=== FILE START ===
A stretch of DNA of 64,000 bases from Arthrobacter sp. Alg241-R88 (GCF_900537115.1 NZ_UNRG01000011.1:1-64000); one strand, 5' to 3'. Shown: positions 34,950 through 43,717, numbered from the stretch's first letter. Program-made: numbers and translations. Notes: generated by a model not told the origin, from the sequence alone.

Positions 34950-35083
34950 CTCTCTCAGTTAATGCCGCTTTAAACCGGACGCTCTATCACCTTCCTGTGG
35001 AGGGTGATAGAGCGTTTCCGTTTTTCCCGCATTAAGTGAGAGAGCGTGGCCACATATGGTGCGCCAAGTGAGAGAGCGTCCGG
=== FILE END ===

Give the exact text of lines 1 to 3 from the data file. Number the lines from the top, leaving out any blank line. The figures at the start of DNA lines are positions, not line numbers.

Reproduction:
A stretch of DNA of 64,000 bases from Arthrobacter sp. Alg241-R88 (GCF_900537115.1 NZ_UNRG01000011.1:1-64000); one strand, 5' to 3'. Shown: positions 34,950 through 43,717, numbered from the stretch's first letter. Program-made: numbers and translations. Notes: generated by a model not told the origin, from the sequence alone.

Positions 34950-35083
34950 CTCTCTCAGTTAATGCCGCTTTAAACCGGACGCTCTATCACCTTCCTGTGG